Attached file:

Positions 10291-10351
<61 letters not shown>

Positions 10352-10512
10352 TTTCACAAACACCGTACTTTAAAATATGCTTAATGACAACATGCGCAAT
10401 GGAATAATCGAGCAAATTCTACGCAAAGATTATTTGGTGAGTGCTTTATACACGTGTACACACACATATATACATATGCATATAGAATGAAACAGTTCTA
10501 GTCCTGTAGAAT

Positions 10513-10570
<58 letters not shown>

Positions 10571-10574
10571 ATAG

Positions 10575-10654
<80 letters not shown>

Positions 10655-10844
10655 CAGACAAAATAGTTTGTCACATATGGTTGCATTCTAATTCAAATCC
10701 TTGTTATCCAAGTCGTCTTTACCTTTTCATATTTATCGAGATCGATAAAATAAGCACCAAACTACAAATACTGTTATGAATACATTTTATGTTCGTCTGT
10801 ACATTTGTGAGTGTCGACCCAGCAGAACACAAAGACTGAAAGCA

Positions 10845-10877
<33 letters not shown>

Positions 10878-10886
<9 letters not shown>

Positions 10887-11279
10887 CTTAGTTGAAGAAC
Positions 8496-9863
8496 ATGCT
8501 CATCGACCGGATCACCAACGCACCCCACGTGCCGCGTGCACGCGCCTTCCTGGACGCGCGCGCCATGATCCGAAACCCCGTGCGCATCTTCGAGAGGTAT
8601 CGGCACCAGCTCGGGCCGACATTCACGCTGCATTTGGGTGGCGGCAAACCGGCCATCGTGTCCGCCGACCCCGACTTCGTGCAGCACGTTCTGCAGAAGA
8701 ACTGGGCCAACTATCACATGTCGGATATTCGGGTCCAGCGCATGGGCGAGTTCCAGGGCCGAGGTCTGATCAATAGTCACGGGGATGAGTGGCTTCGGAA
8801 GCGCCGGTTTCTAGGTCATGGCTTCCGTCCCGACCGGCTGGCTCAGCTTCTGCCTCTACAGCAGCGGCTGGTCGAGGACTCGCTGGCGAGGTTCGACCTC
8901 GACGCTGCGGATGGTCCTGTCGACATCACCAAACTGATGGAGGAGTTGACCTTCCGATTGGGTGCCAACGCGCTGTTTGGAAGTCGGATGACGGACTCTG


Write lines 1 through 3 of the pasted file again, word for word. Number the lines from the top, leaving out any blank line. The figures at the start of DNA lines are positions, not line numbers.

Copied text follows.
Positions 10291-10351
<61 letters not shown>

Positions 10352-10512